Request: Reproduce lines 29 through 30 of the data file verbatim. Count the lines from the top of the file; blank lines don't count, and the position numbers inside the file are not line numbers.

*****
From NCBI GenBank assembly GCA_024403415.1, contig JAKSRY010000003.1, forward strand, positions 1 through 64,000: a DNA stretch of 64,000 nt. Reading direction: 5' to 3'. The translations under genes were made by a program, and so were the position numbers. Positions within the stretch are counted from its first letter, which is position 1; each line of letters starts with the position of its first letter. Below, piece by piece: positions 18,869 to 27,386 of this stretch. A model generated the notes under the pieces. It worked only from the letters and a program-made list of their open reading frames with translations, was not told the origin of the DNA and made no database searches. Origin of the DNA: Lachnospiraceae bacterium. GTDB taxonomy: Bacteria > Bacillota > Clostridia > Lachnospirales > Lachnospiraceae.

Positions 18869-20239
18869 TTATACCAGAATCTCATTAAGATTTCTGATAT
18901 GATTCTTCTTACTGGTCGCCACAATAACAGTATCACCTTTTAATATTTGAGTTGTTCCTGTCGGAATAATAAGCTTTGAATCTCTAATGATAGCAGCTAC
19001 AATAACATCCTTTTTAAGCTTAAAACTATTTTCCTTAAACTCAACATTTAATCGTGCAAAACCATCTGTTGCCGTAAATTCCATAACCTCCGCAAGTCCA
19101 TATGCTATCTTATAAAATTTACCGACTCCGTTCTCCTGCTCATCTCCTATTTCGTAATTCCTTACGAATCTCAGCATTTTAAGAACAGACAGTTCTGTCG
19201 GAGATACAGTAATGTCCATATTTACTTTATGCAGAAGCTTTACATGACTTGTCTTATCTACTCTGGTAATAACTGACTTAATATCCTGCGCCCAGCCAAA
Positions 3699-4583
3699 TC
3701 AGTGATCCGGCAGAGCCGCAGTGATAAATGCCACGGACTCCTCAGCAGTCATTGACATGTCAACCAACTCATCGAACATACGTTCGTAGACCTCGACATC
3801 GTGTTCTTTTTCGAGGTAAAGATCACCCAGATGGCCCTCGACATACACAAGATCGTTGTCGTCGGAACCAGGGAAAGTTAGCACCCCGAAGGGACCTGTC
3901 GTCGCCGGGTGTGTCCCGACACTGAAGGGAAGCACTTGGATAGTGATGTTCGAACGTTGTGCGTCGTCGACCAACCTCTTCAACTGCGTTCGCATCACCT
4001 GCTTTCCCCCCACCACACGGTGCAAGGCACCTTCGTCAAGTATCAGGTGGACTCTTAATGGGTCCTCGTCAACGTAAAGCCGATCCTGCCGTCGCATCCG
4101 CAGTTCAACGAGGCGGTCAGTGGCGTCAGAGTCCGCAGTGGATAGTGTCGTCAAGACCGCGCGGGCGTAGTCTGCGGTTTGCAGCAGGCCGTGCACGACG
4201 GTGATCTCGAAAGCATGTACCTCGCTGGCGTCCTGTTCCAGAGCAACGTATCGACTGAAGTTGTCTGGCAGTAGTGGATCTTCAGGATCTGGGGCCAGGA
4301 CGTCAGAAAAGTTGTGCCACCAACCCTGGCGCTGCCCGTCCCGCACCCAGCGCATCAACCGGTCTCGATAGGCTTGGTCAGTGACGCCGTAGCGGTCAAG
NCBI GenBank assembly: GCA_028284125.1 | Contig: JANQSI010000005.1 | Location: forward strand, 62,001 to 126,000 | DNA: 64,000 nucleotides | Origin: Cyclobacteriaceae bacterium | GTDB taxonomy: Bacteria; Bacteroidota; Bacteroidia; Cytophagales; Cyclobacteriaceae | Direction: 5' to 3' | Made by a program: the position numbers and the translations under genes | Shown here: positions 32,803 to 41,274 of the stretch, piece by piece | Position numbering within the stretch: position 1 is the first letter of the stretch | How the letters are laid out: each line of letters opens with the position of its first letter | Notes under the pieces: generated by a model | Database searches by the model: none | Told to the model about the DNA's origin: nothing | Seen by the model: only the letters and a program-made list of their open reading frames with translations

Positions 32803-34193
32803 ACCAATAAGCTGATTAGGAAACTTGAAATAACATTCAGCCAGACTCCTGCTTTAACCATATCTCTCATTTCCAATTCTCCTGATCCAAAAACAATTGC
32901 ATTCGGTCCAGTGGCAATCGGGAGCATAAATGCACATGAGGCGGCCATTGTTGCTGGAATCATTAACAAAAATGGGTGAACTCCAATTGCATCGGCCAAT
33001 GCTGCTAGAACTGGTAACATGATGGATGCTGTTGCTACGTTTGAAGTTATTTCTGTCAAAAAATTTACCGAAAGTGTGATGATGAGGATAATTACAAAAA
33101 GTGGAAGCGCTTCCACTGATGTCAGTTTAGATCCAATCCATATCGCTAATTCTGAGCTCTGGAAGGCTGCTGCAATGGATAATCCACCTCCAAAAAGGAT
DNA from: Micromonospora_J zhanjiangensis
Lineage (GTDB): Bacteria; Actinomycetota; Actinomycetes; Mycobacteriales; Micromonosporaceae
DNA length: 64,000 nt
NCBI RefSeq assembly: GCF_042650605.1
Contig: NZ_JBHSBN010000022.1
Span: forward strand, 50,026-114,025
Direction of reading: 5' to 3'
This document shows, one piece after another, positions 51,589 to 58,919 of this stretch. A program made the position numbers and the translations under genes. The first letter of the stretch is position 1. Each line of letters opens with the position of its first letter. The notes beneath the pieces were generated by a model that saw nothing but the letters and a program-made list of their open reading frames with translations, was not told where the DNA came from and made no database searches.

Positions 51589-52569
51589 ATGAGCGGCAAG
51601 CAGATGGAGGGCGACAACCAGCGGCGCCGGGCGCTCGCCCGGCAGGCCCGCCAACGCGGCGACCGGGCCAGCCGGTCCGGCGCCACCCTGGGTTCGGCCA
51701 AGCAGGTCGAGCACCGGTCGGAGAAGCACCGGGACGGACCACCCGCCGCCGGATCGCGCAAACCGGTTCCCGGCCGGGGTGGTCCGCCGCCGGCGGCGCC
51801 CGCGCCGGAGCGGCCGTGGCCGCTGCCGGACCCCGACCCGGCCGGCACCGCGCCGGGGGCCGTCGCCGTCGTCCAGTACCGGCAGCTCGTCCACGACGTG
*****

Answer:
Direction of reading: 5' to 3'
This document shows, one piece after another, positions 51,589 to 58,919 of this stretch. A program made the position numbers and the translations under genes. The first letter of the stretch is position 1. Each line of letters opens with the position of its first letter. The notes beneath the pieces were generated by a model that saw nothing but the letters and a program-made list of their open reading frames with translations, was not told where the DNA came from and made no database searches.